Claims (10)

What is claimed is:
1. A method of generating image data using an imaging device, the method comprising:
adjusting an angle formed by each of a plurality of lenses attached to the imaging device relative to a reference plane based on a photography mode;
obtaining at least one first image data using the plurality of adjusted lenses; and
generating second image data corresponding to the photography mode using the at least one first image data,
wherein each of the plurality of lenses are arrayed on the reference plane, and
wherein the photography mode comprises a zoom mode, in which the angle is adjusted such that at least one of the plurality of lenses is angled towards a central lens disposed in a center of the plurality of lenses,
wherein the generating the second image data comprises extracting a detail component from the first image data, scaling the detail component, and compensating a detail component of the second image data using the scaled detail component of the first image data.
2. The method of claim 1, wherein the generating of the second image data further comprises:
extracting a first patch and a plurality of second patches from the first image data when the photography mode is a zoom mode, the first patch including pixels disposed within a critical range from a target pixel, the second patches including pixels disposed within a critical range from neighboring pixels which neighbor the target pixel;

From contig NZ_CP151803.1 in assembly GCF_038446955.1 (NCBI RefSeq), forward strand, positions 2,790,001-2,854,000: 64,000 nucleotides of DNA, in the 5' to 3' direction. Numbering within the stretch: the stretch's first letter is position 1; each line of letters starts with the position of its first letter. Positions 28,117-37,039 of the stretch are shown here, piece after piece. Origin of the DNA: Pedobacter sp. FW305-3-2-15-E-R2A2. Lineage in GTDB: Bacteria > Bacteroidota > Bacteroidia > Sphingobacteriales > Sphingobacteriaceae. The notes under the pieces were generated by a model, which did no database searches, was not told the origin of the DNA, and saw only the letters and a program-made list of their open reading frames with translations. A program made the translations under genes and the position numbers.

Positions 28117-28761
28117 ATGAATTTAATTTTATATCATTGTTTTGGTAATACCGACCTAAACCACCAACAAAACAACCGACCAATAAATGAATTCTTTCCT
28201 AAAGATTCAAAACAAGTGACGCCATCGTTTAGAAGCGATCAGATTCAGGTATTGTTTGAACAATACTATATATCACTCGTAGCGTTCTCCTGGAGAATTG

determining weights of the neighboring pixels based on a similarity between the first patch and the second patches; and
blending pixel values of the neighboring pixels based on the weights to determine a pixel value of the second image data corresponding to the target pixel.
3. The method of claim 1, wherein the generating of the second image data further comprises:
extracting features included in the first image data when the photography mode is a zoom mode;
comparing the features to determine a pair of matched first image data; and
connecting the pair of matched first image data to generate the second image data.
4. The method of claim 1, wherein the generating of the second image data comprises:
aligning the at least one image data based on an object to be focused when the photography mode is an out-focusing mode; and
blending the at least one aligned first image data based on weights of the at least one aligned first image data.
5. An image data generation apparatus comprising:
a lens array including a plurality of lenses attached to a surface of an imaging device;
an angle adjustment unit which adjusts an angle formed by each of the plurality of lenses relative to a reference plane based on a photography mode;
a first obtaining unit which obtains at least one image data using the plurality of adjusted lenses; and
a second obtaining unit which generates second image data corresponding to the photography mode using the at least one first image data,
wherein each of the plurality of lenses are arrayed on the reference plane, and
wherein the photography mode comprises a zoom mode in which the angle is adjusted such that at least one of the plurality of lenses is angled towards a central lens disposed in a center of the plurality of lenses,
wherein a zooming mode operation unit comprises a detail extraction unit which extracts a detail component from the first image data, a scaling unit which scales the detail component,
and a compensation unit which compensates a detail component of the second image data using the scaled detail component.